Saint Agnes of Rome

[Saint Agnes of Rome]Also known as

  • Ines
  • Ines del Campo
  • Ynez

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Foster-sister of Saint Emerentiana. At age 12 or 13 Agnes was ordered to sacrifice to pagan gods and lose her virginity by rape. She was taken to a Roman temple to Minerva (Athena), and when led to the altar, she made the Sign of the Cross. She was threatened, then tortured when she refused to turn against God. Several young men presented themselves, offering to marry her, whether from lust or pity is not known. She said that to do so would be an insult to her heavenly Spouse, that she would keep her consecrated virginity intact, accept death, and see Christ. Martyr. Mentioned in first Eucharistic prayer. On her feast day two lambs are blessed at her church in Rome, Italy and then their wool is woven into the palliums (bands of white wool) which the pope confers on archbishops as symbol of their jurisdiction.

Died

Name Meaning

  • chaste; lamb; pure one

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Christ made my soul beautiful with the jewels of grace and virtue. I belong to Him whom the angels serve. - Saint Agnes

Today is the birthday of a virgin; let us imitate her purity. It is the birthday of a martyr; let us offer ourselves in sacrifice. It is the birthday of Saint Agnes, who is said to have suffered martyrdom at the age of twelve. There was little or no room in that small body for a wound. Yet she shows no fear of the blood-stained hands of her executioners. She offers her whole body to be put to the sword by fierce soldiers. She is too young to know of death, yet is ready to face it. Dragged against her will to the altars, she stretches out her hands to the Lord int he midst of the flames, making the triumphant sign of Christ the victor on the altars of sacrilege. She puts her neck and hands in iron chains, but no chain can hold fast her tiny limbs. In the midst of tears, she sheds no tears herself. She stood still, she prayed, she offered her neck. You could see fear in the eyes of the executioner, as if he were the one condemned. His right hand trembled, his face grew pale as he saw the girl’s peril, while she had no fear for herself. One victim, but a twin martyrdom, to modesty and religion; Agnes preserved her virginity and gained a martyr’s crown. - from an essay On Virgins by Saint Ambrose of Milan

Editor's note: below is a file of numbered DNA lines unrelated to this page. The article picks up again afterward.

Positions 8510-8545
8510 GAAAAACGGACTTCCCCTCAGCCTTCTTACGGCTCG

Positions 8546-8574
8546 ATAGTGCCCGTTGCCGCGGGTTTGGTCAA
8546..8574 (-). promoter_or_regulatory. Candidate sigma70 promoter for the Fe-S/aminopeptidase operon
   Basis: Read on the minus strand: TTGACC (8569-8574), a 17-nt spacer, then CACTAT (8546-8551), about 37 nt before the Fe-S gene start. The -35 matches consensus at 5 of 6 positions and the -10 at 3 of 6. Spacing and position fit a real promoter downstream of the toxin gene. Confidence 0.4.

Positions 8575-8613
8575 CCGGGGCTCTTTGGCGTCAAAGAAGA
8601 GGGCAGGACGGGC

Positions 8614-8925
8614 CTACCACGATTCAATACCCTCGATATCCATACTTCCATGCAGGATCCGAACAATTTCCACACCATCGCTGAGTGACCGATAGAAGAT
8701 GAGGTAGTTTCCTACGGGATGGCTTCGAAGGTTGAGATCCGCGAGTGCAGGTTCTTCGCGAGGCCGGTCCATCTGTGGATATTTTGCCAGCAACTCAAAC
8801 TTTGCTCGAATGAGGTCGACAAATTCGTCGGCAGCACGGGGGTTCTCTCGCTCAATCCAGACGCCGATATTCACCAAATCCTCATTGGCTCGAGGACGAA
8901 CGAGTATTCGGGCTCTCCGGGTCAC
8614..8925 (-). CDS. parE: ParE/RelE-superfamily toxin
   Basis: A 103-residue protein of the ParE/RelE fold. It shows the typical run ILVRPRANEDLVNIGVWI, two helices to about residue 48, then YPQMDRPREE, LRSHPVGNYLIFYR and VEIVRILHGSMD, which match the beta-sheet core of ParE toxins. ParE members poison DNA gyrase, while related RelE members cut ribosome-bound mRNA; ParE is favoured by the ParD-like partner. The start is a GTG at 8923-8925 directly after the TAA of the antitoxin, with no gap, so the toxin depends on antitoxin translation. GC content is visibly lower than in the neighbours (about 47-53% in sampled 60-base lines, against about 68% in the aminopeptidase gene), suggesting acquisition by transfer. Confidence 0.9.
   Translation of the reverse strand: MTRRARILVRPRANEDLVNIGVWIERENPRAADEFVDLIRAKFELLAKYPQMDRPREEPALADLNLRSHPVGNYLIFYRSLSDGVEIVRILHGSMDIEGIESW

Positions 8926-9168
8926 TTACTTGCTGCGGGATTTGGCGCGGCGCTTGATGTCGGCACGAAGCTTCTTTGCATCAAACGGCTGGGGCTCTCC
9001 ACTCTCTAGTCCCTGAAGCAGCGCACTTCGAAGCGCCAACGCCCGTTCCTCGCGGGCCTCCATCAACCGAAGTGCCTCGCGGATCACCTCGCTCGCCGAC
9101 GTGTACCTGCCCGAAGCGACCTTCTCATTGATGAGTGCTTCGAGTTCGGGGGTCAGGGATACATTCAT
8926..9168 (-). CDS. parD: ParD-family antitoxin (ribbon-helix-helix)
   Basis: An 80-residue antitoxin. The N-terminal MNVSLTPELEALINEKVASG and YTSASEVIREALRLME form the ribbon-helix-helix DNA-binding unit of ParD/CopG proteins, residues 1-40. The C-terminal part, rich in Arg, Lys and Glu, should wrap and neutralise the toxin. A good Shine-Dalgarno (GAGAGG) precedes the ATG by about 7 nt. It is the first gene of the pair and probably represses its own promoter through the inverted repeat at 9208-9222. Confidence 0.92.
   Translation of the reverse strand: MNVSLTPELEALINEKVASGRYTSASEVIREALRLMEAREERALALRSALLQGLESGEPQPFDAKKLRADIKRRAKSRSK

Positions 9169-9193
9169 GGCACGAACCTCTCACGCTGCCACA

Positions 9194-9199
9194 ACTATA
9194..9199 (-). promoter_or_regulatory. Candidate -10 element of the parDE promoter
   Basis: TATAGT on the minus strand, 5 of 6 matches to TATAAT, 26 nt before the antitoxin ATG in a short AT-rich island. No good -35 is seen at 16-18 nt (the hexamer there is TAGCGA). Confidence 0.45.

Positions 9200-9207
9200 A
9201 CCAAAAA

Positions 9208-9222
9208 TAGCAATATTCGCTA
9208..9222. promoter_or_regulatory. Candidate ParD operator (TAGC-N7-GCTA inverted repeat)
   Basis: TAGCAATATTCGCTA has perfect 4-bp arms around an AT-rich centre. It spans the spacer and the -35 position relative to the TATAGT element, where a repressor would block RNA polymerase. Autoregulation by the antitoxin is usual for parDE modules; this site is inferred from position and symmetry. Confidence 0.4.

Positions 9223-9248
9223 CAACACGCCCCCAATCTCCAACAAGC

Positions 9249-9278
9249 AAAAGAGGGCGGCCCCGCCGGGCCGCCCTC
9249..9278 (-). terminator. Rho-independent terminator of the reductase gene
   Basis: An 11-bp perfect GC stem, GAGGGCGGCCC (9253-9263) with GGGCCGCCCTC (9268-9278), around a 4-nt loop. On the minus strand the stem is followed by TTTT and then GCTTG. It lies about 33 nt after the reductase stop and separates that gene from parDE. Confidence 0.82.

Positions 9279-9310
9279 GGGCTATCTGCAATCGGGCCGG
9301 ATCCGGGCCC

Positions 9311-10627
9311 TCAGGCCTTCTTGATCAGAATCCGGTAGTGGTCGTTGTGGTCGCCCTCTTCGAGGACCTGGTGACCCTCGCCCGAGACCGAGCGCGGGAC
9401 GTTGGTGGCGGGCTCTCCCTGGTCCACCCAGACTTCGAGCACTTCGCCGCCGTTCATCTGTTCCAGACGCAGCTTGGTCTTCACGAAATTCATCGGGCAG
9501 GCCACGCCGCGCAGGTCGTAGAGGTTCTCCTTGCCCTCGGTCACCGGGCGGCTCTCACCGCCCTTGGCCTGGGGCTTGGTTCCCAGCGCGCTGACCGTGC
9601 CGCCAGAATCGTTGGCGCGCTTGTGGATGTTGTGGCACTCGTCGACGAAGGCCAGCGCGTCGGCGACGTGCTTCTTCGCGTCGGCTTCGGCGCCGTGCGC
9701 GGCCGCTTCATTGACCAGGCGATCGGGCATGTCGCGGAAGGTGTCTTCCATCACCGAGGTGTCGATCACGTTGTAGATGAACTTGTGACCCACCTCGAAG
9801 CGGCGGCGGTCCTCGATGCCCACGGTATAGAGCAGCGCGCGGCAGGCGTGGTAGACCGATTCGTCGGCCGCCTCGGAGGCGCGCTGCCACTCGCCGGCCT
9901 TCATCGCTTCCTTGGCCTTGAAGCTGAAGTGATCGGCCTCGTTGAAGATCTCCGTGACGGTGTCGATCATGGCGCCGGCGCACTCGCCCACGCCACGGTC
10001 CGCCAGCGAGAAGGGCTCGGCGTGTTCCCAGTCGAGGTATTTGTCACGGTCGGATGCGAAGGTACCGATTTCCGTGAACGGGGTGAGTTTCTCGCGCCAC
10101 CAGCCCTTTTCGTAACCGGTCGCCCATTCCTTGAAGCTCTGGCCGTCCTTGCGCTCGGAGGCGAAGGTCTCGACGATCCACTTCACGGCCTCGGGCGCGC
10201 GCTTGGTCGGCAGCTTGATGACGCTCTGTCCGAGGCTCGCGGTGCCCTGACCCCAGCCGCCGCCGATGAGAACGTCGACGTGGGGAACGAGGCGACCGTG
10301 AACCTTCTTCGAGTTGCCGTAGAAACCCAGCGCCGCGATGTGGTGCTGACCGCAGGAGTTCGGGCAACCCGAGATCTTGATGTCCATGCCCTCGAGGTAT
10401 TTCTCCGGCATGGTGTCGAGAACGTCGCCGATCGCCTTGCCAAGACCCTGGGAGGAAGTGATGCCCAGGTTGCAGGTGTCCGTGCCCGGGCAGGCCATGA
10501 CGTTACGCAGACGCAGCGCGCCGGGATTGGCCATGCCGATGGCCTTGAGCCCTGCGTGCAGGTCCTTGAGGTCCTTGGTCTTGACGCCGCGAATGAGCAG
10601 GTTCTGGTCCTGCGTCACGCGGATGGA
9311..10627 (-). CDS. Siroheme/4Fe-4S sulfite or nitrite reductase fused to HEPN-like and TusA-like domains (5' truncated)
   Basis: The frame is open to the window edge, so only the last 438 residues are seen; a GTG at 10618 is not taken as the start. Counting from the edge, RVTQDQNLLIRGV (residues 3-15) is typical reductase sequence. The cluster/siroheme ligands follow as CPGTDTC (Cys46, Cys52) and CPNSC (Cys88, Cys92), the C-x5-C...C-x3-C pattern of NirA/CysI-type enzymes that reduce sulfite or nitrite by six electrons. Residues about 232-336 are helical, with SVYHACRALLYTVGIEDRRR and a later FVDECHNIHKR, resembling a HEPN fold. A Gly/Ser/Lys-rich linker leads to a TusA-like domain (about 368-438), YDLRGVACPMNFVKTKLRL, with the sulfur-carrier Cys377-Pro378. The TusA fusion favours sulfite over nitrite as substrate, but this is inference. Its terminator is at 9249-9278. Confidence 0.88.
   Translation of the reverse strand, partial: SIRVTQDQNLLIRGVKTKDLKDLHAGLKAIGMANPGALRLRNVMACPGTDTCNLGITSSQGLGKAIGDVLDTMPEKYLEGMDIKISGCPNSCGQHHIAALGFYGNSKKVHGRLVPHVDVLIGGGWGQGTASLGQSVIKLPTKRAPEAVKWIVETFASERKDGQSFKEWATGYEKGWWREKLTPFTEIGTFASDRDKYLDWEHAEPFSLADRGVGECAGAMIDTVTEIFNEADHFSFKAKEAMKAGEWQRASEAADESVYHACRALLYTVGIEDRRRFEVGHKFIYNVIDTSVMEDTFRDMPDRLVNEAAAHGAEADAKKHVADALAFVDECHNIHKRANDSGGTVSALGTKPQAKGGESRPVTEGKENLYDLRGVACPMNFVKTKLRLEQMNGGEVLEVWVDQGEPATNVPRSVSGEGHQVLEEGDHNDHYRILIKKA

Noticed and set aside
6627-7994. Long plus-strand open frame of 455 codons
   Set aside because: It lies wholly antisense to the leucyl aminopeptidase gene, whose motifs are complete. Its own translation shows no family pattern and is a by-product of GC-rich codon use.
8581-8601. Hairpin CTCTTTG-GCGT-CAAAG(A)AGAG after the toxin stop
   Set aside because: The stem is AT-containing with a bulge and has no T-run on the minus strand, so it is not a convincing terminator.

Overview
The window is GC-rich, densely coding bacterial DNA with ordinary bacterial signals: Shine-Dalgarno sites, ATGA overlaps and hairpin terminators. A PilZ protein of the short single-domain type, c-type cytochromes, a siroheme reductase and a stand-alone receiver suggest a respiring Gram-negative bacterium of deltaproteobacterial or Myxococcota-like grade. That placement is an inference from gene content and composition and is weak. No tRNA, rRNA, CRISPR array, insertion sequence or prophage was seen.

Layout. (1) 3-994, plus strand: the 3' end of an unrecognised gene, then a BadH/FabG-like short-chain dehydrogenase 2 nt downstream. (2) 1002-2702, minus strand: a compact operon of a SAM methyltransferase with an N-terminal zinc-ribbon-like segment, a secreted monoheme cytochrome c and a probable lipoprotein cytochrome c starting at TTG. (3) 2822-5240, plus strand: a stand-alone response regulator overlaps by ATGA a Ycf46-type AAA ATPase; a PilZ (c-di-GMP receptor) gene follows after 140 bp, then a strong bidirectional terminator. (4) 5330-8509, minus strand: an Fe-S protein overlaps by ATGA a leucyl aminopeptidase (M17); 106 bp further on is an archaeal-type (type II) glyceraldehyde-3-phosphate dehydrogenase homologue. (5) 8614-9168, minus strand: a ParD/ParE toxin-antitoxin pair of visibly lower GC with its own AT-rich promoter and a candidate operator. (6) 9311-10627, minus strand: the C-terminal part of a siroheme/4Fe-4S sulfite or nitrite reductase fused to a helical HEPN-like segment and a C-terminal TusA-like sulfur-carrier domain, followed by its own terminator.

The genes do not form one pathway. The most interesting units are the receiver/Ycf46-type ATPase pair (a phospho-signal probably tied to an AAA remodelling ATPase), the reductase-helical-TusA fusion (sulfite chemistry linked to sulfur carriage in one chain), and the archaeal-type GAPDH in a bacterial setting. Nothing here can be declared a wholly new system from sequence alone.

MLA Citation

  • “Saint Agnes of Rome“. Saints.SQPN.com. 6 December 2014. Web. 21 December 2014. <>